Hydro-Québec’s chief executive officer is denouncing the Canada Pension Plan Investment Board for backing natural gas producer Calpine Corp.’s campaign against the utility in an increasingly hostile fight over a new power line that would carry Quebec hydropower to New England.
Sophie Brochu says Canada’s biggest pension fund manager is complicit in a deliberate attempt by Calpine to undermine what is one of North America’s biggest decarbonization projects. With the comments, a battle that has largely played out in the United States over the past two years between supporters and opponents of the New England Clean Energy Connect, or NECEC, project is now spilling over the border as construction begins.
“I think that CPPIB, a Canadian pension fund, has to understand that one of its investments is unduly hurting a Canadian company,” Ms. Brochu said in an interview with The Globe and Mail. “If they do nothing about it, there’s a problem.”
CPPIB, which operates as CPP Investments, has been a minority shareholder in Calpine since 2017 when it bought the company with a consortium of investors for US$5.6-billion in cash. Waleed Elgohary, an executive who works in the pension fund’s sustainable energy group, sits on the Calpine board.
The situation marks a rare instance where one government-controlled entity is taking aim at another. It highlights just how high the stakes are for Hydro-Québec, and just how frustrated it has become with the course of events, that it is willing to go public with its criticism.
The drama dates back to 2018, when Hydro-Québec and Central Maine Power won a call for tenders by Massachusetts to supply the region with 1,090 megawatts of renewable hydropower for 20 years. To carry the power, a new 233-kilometre transmission line known as NECEC needs to be built stretching from the Quebec border to Lewiston, Maine.
The project has widespread support among both political and business leaders and has obtained all the required permits over a rigorous process lasting more than 30 months, according to Hydro-Québec. Nevertheless, the Quebec utility says rivals led by Calpine, which generate electricity from fossil fuels, are still relentlessly trying to block NECEC by financing local groups, such as No CMP Corridor, that are spreading misinformation and launching numerous legal and political challenges to the project.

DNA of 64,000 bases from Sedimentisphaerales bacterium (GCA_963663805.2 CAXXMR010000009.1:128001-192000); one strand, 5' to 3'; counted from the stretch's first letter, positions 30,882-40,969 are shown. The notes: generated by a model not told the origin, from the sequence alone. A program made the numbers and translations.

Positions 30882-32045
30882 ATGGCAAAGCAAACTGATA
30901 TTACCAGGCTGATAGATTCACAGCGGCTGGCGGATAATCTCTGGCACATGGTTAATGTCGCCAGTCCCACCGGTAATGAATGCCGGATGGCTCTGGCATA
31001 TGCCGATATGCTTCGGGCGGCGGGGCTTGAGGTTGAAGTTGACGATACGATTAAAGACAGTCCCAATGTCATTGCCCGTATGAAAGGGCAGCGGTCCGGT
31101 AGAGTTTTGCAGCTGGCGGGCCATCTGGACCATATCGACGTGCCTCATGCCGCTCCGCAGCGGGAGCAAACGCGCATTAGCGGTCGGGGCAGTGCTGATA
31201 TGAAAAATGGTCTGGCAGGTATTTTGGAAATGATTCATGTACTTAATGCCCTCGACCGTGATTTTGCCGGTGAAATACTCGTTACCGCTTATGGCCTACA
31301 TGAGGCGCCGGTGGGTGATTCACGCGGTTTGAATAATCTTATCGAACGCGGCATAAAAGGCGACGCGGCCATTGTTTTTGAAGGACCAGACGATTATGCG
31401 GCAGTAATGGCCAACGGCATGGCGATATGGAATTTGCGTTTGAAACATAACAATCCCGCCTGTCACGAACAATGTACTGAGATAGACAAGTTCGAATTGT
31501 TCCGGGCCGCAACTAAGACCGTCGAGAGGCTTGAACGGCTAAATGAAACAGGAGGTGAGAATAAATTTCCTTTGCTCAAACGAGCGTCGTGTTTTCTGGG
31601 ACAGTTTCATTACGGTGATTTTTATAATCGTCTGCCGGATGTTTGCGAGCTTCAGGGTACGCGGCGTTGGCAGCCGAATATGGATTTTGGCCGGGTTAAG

In one such challenge, opponents obtained an injunction preventing Hydro-Québec partner Central Main Power from starting construction on a major part of the line for several months. The U.S. Federal Court of Appeal overturned the injunction this past week in what Hydro-Québec called a confirmation that the authorization process was solid. Opponents insist their concerns are legitimate and that the line is “nothing more than a clean energy scam” that will destroy forestland, a No CMP Corridor release said last month.
Ms. Brochu said future tactics to block the project are also bound to fail but could delay the line’s entry into service unnecessarily and force both sides to spend millions more in legal fees and appeals. In addition to the injunction, opponents have collected enough signatures to force a referendum on NECEC in November.
Richard Bennett, a state senator, has also sponsored a bill in the Maine legislature that would prevent foreign government-owned entities like Hydro-Québec from “meddling” in the state’s elections, as he put it in a recent opinion piece. Hydro-Québec counters that the referendum concerns a commercial matter, not the election of any candidate, and that it has a right to campaign to defend the NECEC project.
Houston-based Calpine is the biggest generator of electricity from natural gas and geothermal resources in the United States. The privately held company owns a gas plant in Westbrook, Maine, that supplies the region, in addition to generation facilities in several other states. The company, together with two other power producers serving Maine, NextEra Energy and Vistra Corp., stand to lose as the NECEC project cuts New England’s reliance on electricity generated using fossil fuels, Hydro-Québec says.
Ms. Brochu said CPPIB has every right to invest in Calpine. But she said the pension fund should use its board representation to influence the strategies that Calpine is putting forward, which are in “direct opposition” to CPPIB values on environmental, social and governance issues and its support for the transition toward renewable energy.
“If I ran CPPIB, I know what I would do,” the Hydro-Québec CEO said. “I’d talk to the senior leaders at Calpine and ask them what their strategy is given the project has been awarded, has been won, and exactly how far they’ll go to hit back and spend money [to fight it]. Because right now, they’re putting money in the toilet.”
Steve McCool, a spokesman for CPPIB, declined to comment. Brett Kerr, a spokesman for Calpine, did not respond to an e-mailed request for comment.
In an interview with The Globe in March, CPPIB CEO John Graham said the pension fund will continue to invest in energy projects, including Alberta oil and gas businesses, and attempt to profit as these companies shift toward sustainable business models. “We think energy transition, including the shift to renewables, will be one of the biggest investment opportunities over the next 10 years,” Mr. Graham said.
Ms. Brochu said Hydro-Québec is being “bullied” and urged Calpine and the other companies financing opposition groups to drop their campaign and move on, or face a more aggressive adversary. “I’m all for people playing their cards within the regulatory process but now the game is over,” she said, using a hockey analogy. “The referee has blown the whistle. We won. Go into your locker room. Don’t try to fight from behind the net.”
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